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On the job training

Canyon High graduate Cody Anderson is gaining some early experience

Posted: February 2, 2009 10:12 p.m.
Updated: February 3, 2009 4:55 a.m.
Montana State's Cody Anderson, middle, prepares to rebound on Nov. 1. Montana State's Cody Anderson, middle, prepares to rebound on Nov. 1.
Montana State's Cody Anderson, middle, prepares to rebound on Nov. 1.
The transition from high school to college can be difficult for anyone.

Cody Anderson was no different.

Anderson became the first high school basketball player from the Santa Clarita Valley to accept an NCAA Division I scholarship out of high school since Hart's Ali Peek did it in 1992, when he decided to head north to Bozeman, Mont. to play for Montana State University in 2008.

Following a dominant senior campaign with the Canyon Cowboys, in which Anderson averaged 18.5 points, 9.9 rebounds, 1.4 blocks and shot 54.5 percent from the field, Anderson turned his attention to the next level.

Not only did he have to get used to college life, but also life on the court.

"When I got up here, it was so much different in the post," Anderson says. "At the beginning of the year, I would almost shy away from it. Working with Divaldo and the coaching staff, I'm getting a lot better."

Divaldo is 6-foot-9-inch senior center Divaldo Mbunga.

Mbunga earned last week's Big Sky Conference Co-Player of the Week honors, and is averaging 11.3 points, 7 rebounds and 1.6 blocks per game.

His boards and blocks are the top conference averages.

A 2007-08 All-Big Sky Honorable Mention, Montana State head coach Brad Huse thinks Mbunga is in position to improve on the performance this season, and everyday Mbunga and Anderson compete against each other.

"It has been good for Cody to play against Divaldo in practice," Huse says. "It has been a great mentor/student relationship. I think that Cody has made Divaldo better."

Anderson, at 6-foot-10-inches and 290 pounds, matches up with the more experienced Mbunga daily, improving each other's offense, defense and rebounding.

Young and impressionable, the opportunity to learn from someone so experienced with equivalent size may prove invaluable down the road.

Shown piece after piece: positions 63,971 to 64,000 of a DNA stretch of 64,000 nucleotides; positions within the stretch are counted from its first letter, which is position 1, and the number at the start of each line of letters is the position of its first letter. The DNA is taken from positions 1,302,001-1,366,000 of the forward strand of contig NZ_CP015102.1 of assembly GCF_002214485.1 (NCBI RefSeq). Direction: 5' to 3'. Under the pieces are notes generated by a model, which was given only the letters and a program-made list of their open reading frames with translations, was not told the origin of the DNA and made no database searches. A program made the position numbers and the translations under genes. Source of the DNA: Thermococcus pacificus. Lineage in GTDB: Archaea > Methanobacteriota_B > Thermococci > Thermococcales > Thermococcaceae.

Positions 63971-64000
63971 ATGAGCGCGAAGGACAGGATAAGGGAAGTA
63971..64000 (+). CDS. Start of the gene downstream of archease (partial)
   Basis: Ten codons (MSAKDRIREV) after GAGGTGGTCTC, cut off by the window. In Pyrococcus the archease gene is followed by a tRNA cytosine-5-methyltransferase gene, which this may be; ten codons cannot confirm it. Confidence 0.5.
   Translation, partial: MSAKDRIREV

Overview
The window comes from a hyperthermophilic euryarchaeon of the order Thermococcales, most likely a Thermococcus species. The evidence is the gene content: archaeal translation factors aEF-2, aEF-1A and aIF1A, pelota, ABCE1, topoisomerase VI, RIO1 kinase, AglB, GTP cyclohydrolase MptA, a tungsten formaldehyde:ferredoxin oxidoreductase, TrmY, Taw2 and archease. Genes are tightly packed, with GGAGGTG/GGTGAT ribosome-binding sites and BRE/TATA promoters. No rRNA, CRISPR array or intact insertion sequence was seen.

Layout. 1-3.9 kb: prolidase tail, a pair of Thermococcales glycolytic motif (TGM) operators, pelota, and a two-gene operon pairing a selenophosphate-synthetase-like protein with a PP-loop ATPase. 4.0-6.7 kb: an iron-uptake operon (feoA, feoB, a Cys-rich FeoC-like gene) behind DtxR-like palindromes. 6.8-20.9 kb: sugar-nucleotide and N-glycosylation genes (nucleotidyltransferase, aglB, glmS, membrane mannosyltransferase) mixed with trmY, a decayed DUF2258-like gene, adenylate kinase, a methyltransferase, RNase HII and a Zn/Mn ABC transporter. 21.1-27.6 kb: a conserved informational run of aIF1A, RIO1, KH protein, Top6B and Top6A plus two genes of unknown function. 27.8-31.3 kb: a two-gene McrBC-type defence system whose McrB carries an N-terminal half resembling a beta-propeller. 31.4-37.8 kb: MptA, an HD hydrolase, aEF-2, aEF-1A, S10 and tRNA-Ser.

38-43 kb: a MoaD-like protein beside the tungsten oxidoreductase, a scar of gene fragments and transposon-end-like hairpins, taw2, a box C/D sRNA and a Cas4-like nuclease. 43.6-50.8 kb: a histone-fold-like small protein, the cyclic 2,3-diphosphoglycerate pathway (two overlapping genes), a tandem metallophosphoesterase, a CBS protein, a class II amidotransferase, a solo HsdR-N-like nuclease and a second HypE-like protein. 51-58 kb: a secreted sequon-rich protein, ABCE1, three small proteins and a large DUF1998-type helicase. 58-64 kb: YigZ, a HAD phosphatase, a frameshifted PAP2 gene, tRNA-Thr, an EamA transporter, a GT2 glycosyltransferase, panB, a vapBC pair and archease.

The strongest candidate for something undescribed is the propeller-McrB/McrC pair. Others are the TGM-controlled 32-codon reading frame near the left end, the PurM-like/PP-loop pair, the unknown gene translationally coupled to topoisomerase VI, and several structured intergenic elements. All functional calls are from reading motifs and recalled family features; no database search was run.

Currently, Anderson is averaging 2.6 points and 1.2 rebounds in 8.1 minutes through 17 games.

However, four of the last five contests, he has played 13 minutes three times and 11 against the defending Big Sky Conference champion Portland State University.

Against PSU, Anderson scored seven points on 3-for-3 shooting, including a 3-pointer with 4:23 to go in the game.

The Montana State Bobcats won 85-82.

"Most posts are not used to having to step out and guard the three," Huse says. "He's a great weapon for us."

Anderson's shooting touch and nimble footwork are the foundation for the forward/center, whom Huse believes is poised to have a great career with Montana State.

According to Huse, Anderson's post play is already beginning to develop.

In that same game against the Vikings, the day-to-day play against Mbunga's powerful low-post style paid its first dividends.

"I got a pass from one of our wings. I think it was Will Bynum," Anderson recalls. "I turned and faced (the basket). I backed (the defender) down and went with a little left baby hook and got my first post (basket) of the season."

However, the mentorship extends beyond athletics.

Anderson gives Mbunga and his team a lot of credit for helping him acclimate to life after high school.
They have shown him the ropes and made the transition easier.

In the meantime, the freshman's basketball progress may soon lead to a Mbunga/Anderson combination down low, according to Huse.

Noting that as Anderson has adapted to the college pace quickly for a freshman, Huse can rely more heavily on him.

"As we've gotten into the season, he has learned and our confidence in him has grown," Huse says. "His confidence in himself has grown. We don't lose very much when we go to him on the bench."

The upset win over Portland State might refuel the team.

According to Anderson, the Bobcats have taken on an up-tempo style in which they push the ball in transition rather than setting up a half-court offense.

Sitting at 11-9 overall and 6-5 in conference, Montana State still has the Big Sky Tournament on the horizon.

Success could mean a trip for Anderson and the Bobcats to the NCAA Tournament.


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